FCC sets sights on subsea cables
After banning Chinese vendors from 5G networks, the US could now turn attention to the security of its subsea cable connections.
FCC commissioner Geoffrey Starks has said that US must take a closer look at cables with landing locations in “adversary countries”.
“This includes the four existing submarine cables connecting the US and China, most of which are partially owned by Chinese state-owned companies,” he told a commission meeting on Wednesday.
He continued to say the FCC “must ensure that adversary countries and other hostile actors can’t tamper with, block, or intercept the communications they carry.”
Given events in Hong Kong and China this year, the global subsea market has already had its fare share of geopolitical challenges.
The PLCN cable (map pictured) is just one project facing issues. Part owners Google and Facebook asked the FCC in February for permission to activate parts of 8,000 mile PLCN between the US, the Philippines and Taiwan, leaving the sections connecting to Hong Kong dark.
In June, Team Telecom – the telecoms security group set up in Washington in April by President Donald Trump – recommended that the last leg of the Pacific Light Cable Network (PLCN) not be allowed to go into operation. It recommended that the Taiwan-Philippines-US stretches be approved, as those sections have no Chinese ownership and are controlled by Google and Facebook.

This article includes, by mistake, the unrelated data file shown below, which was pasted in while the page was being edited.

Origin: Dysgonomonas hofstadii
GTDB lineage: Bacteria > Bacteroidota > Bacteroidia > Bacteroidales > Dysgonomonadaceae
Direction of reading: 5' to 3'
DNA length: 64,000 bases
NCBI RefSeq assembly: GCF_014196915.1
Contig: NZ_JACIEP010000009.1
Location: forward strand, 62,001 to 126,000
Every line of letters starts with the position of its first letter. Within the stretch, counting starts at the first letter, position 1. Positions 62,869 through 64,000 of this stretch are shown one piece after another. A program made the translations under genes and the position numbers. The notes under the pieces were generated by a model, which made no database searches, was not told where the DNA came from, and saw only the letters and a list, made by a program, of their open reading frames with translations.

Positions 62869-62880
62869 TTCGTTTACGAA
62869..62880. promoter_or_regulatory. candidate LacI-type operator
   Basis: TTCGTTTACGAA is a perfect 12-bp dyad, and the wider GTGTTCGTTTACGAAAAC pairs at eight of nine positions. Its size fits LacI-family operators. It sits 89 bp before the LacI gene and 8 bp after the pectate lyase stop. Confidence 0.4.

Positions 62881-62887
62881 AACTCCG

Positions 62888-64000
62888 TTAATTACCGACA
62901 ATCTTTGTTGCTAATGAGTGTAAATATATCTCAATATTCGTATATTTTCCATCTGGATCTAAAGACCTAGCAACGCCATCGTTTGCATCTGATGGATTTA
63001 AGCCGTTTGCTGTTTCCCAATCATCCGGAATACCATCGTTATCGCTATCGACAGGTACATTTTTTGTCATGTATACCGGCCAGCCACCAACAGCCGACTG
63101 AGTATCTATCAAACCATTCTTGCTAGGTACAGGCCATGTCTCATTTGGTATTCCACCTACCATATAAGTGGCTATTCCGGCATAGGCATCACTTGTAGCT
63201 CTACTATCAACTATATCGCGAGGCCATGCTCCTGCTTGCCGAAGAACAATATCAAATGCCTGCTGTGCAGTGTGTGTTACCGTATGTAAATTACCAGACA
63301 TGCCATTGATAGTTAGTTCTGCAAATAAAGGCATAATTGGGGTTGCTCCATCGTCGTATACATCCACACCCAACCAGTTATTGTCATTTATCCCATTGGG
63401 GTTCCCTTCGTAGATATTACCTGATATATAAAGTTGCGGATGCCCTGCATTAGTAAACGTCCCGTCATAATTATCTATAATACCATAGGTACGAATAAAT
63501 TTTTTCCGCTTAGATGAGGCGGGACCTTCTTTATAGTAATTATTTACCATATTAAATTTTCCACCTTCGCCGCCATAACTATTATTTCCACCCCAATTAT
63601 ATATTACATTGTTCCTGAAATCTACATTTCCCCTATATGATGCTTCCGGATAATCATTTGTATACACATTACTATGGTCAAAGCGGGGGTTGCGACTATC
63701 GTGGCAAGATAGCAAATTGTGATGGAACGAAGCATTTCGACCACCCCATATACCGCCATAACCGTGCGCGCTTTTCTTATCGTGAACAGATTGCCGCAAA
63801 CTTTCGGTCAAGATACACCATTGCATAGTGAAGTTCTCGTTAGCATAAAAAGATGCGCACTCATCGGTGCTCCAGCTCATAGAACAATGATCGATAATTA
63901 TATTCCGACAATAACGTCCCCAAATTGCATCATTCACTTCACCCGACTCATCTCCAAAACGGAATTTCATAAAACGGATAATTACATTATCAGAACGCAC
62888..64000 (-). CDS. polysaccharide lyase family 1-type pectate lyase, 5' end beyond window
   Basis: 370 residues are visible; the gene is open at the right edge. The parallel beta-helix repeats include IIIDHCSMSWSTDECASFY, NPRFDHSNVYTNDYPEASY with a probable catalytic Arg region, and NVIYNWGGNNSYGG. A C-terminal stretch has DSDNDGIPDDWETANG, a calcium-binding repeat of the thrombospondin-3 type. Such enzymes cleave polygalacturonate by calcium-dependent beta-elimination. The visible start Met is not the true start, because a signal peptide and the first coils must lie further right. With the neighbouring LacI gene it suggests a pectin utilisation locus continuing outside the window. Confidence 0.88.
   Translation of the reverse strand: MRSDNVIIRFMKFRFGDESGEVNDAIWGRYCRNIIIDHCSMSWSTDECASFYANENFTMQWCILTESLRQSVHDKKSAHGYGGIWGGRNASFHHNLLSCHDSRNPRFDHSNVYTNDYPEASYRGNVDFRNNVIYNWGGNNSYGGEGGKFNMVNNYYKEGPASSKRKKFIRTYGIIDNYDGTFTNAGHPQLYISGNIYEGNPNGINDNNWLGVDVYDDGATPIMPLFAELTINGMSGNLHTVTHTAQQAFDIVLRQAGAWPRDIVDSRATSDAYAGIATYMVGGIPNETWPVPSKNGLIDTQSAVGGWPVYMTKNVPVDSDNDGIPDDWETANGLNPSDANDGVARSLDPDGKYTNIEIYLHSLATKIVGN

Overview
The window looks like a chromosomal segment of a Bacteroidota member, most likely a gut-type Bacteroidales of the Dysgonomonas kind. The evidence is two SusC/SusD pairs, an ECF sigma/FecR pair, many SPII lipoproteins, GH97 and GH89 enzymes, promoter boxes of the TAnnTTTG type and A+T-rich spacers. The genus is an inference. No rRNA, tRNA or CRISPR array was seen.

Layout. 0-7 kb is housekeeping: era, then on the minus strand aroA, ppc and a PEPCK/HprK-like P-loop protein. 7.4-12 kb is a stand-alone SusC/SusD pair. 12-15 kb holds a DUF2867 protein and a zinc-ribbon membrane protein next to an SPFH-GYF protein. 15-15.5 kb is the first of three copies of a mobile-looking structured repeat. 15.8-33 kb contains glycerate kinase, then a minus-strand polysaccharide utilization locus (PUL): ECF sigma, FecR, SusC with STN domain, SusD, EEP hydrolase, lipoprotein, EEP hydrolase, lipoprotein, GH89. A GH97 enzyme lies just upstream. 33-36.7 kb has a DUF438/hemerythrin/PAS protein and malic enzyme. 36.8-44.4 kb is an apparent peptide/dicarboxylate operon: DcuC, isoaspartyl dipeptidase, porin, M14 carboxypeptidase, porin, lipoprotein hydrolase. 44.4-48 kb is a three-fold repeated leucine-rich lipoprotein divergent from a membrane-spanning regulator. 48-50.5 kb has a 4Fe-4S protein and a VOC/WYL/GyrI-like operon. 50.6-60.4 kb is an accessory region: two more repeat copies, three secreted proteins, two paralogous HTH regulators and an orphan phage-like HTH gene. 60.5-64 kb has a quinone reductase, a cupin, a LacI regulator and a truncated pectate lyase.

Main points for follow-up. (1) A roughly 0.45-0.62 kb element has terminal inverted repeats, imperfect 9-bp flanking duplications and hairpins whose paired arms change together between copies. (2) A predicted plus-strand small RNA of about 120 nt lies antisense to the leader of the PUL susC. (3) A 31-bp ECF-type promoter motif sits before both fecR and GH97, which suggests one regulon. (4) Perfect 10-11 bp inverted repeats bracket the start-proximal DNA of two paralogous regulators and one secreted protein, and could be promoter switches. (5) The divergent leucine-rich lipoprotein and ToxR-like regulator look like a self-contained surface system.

The companies in August abandoned the proposal to use the Hong Kong portion. A Facebook affiliate has sought FCC approval to use a portion of the cable connecting the Philippines and United States.
A second project has also been caught in the crossfire. In September, Facebook, Amazon.com Inc and China Mobile withdrew their application to connect San Francisco and Hong Kong as part of the Bay to Bay Express Cable System. They told the FCC they would work to secure a license “for a reconfigured system” acceptable to the Trump administration.